New Member Spotlight: Harris Solomon Sheds Light on the COVID-19 Pandemic

The administration needs to send test kits and masks to every American household…mailing masks and test kits is not rocket science. It will save lives. And compared to the costs of an ongoing pandemic, it will cost pennies on the dollar.” - Harris Solomon & Martha Lincoln, Washington Monthly

For this new member spotlight, SSN is excited to highlight Dr. Harris Solomon and his work to shed light on the many challenges – and solutions – America still faces in combating the COVID-19 pandemic.

For his membership contribution, Solomon published an OpEd in Washington Monthly with fellow SSN member Professor Martha Lincoln about the need to send every American at-home COVID-19 tests. Solomon and Lincoln were inspired to write the piece after a December 11th press conference where Biden’s press secretary Jen Psaki irritatedly shot back at a reporter asking about the lack of free COVID-19 tests for the public by saying: “Should we just send one to every American?” 

In the article, Solomon and Lincoln laid out the many reasons why indeed, sending every American free COVID-19 tests, in addition to high quality masks, would be good public health policy amidst the Omicron surge. Though the Biden administration had just announced a plan to make 500 million additional rapid, at-home COVID-19 tests available to the public, the authors argued that more could and should be done. They wrote:

“While Americans will be able to request a free rapid test from a website to be unveiled in the New Year, this will still delay access to a primary tool for preventing transmission—as individuals are likely to request tests when they are already experiencing symptoms. Though it’s admirable to commit federal resources to providing such a large number of free tests, pinning this policy on consumer desire is risky. Instead of building a loophole into our national program for expanded testing, the administration should follow through by mailing tests to all Americans.”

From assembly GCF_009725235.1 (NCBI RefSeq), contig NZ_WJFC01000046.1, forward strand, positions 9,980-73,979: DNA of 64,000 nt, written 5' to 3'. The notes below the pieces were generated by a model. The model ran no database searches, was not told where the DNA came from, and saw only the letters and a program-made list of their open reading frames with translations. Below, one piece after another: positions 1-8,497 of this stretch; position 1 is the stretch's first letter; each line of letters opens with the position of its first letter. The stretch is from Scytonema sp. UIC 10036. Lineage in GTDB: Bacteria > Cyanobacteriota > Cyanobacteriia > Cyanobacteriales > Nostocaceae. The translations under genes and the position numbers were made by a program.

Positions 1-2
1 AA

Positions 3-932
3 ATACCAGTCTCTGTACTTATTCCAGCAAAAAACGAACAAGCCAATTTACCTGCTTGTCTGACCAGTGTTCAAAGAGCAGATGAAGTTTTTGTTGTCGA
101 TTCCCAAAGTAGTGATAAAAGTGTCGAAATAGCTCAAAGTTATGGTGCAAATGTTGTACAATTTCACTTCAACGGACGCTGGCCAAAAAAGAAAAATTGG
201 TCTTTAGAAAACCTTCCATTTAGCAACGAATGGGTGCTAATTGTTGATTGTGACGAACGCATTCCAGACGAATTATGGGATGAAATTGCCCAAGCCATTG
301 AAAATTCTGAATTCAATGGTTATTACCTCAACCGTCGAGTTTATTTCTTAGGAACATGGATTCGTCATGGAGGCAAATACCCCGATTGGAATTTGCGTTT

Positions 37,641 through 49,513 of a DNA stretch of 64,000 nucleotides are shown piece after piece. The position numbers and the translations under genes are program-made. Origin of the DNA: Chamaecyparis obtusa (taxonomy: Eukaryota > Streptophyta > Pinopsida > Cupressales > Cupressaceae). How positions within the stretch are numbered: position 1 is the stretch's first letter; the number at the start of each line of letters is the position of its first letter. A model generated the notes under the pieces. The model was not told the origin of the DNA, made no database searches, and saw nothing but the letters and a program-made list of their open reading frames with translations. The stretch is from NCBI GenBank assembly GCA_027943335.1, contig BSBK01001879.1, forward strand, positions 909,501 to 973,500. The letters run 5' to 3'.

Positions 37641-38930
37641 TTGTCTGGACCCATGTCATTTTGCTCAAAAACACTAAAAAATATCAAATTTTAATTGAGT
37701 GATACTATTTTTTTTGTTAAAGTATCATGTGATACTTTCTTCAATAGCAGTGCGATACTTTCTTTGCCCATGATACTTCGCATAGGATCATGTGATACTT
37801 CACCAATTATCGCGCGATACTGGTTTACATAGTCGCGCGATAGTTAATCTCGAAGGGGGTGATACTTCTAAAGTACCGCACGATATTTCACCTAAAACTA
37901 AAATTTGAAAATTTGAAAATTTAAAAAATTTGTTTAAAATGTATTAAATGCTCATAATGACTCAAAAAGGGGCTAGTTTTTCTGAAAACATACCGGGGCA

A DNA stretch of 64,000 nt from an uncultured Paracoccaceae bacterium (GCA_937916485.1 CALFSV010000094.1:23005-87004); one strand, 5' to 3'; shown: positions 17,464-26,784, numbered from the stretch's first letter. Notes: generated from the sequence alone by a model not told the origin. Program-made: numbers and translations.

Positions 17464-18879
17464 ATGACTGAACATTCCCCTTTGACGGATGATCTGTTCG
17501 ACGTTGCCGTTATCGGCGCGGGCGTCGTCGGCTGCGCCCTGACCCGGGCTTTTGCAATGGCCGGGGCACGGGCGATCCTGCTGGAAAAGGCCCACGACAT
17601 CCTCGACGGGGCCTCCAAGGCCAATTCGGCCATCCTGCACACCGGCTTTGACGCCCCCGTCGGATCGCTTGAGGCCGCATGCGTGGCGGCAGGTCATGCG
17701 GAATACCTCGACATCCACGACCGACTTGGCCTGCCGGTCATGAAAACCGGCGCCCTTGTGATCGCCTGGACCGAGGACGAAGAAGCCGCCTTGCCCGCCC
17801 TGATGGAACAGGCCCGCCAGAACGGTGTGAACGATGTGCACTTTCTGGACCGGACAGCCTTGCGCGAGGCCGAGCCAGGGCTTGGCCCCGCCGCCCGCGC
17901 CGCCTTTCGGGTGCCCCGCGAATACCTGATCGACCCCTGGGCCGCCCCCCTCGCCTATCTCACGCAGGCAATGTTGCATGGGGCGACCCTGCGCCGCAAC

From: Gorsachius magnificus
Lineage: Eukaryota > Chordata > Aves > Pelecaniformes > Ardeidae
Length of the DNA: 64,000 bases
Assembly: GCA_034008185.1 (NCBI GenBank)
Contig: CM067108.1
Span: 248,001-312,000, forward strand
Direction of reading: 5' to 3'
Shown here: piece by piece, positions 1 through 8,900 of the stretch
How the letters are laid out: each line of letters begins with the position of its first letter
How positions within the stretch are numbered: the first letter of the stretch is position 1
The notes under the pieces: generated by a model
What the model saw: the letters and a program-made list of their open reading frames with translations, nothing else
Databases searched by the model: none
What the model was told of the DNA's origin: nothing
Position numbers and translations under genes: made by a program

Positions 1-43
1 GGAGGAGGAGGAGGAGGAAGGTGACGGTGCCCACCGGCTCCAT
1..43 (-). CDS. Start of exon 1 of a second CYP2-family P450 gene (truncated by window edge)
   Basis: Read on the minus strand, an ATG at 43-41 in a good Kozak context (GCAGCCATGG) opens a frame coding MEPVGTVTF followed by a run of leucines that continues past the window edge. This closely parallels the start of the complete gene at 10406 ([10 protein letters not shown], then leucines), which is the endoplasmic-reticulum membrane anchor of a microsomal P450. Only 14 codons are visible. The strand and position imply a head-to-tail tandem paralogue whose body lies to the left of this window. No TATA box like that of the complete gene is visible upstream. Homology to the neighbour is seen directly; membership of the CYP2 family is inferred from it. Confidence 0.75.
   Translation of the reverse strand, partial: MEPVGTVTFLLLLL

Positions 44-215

Since the publication of their article, the Biden administration announced plans to purchase an extra 500 million free COVID-19 tests to be distributed to the public. Additionally, along the lines of Solomon’s and Lincoln’s recommendations, the White House released 400 million N95 masks from the Strategic National Stockpile to be made available for free to the public at local pharmacies and health centers. 

Following the publication of this contribution, Dr. Solomon quickly turned his attention to another challenge in the ongoing fight against COVID-19: a healthcare system that many feel, “is on fire and the world is silently watching.” Drawing on a collaborative study of the work of ICU care in the US during the pandemic, Solomon penned an OpEd for STAT, a health and medicine focused publication, to show how Omicron is magnifying existing challenges for these workers. In the piece, he argued that healthcare workers, in particular those in the ICUs, have been stretched to their limits. To move forward, he wrote: 

“Health care workers in short-staffed ICUs do not need labels of heroism and burnout or free pizza. They need fair wages, policies that sustain safe workplaces, and a public understanding that their work cannot be taken for granted.”

Solomon is currently analyzing the data and working on several publications from this collaborative research study. He is also beginning a new project on the intersections between medicine and law in India, where he has conducted ethnographic research for many years.

Duke University
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Dr. Solomon is the Fred W. Shaffer Associate Professor of Cultural Anthropology and Global Health at Duke University. His research focuses on the social dimensions of medicine and public health, in the US and globally. With research experience in both India and the US, Solomon's writings address topics of epidemics, hospital work, and COVID-19. His most recent work is a book project, entitled Lifelines: The Traffic of Trauma, an ethnographic study of road and railway injuries and of trauma surgery.